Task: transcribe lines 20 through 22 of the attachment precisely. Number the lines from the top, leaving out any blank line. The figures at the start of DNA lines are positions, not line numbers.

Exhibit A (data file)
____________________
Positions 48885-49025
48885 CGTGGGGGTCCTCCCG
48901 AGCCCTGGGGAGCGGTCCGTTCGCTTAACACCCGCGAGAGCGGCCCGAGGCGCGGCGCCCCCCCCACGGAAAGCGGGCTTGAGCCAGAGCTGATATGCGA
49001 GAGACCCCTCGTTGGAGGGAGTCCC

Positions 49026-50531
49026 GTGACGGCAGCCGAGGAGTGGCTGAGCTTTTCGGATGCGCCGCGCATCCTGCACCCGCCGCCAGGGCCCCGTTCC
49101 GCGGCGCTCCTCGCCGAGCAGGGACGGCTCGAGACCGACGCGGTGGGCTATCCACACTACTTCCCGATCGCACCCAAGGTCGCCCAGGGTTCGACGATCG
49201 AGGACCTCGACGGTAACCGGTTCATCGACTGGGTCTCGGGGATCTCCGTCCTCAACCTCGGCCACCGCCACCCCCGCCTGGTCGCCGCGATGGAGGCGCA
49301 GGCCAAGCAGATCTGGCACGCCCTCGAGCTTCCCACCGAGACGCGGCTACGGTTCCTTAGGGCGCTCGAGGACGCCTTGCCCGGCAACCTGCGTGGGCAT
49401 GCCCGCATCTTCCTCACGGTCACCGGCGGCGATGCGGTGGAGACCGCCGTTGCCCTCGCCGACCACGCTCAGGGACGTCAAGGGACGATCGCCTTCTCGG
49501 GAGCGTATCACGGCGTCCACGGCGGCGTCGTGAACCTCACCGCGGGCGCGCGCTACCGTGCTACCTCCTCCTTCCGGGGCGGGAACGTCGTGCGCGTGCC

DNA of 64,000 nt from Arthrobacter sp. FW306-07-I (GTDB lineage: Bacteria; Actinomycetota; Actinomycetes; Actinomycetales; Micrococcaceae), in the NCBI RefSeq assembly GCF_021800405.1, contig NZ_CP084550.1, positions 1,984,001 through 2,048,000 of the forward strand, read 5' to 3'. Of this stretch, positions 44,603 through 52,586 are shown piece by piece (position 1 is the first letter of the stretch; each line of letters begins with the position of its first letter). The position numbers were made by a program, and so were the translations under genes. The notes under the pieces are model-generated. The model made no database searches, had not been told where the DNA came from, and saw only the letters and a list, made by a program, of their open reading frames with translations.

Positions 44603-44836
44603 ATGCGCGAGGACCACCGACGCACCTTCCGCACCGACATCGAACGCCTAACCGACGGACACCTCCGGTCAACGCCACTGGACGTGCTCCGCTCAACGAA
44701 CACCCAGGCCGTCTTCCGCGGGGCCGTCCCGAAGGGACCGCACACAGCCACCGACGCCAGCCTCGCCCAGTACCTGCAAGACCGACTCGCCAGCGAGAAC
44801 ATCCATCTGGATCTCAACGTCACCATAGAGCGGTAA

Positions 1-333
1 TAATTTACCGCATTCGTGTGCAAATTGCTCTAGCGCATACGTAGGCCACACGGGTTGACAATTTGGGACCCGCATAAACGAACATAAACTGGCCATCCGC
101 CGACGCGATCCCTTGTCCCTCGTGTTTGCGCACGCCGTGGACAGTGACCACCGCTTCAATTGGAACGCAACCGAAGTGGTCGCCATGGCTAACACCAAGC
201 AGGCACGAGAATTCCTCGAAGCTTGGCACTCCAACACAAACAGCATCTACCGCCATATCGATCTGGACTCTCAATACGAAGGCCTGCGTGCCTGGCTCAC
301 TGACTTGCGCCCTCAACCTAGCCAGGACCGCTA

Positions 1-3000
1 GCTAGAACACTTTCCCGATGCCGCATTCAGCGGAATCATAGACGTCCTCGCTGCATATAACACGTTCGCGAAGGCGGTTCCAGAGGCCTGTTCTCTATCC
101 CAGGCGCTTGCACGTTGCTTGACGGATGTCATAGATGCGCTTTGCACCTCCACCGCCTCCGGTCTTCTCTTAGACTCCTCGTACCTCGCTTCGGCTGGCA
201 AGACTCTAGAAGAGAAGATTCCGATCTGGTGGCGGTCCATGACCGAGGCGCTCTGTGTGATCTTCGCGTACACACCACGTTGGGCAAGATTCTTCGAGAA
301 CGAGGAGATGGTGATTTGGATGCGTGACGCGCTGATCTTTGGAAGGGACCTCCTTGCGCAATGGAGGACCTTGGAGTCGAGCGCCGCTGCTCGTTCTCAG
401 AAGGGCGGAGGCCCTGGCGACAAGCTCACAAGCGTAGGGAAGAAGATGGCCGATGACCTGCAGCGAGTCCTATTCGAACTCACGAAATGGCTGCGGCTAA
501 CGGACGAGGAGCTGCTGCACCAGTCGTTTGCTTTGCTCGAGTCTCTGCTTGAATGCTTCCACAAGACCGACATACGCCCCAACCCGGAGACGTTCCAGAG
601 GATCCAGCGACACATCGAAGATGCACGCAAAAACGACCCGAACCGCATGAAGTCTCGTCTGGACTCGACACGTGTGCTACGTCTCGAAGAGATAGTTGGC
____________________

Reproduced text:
201 AGGCACGAGAATTCCTCGAAGCTTGGCACTCCAACACAAACAGCATCTACCGCCATATCGATCTGGACTCTCAATACGAAGGCCTGCGTGCCTGGCTCAC
301 TGACTTGCGCCCTCAACCTAGCCAGGACCGCTA

Positions 1-3000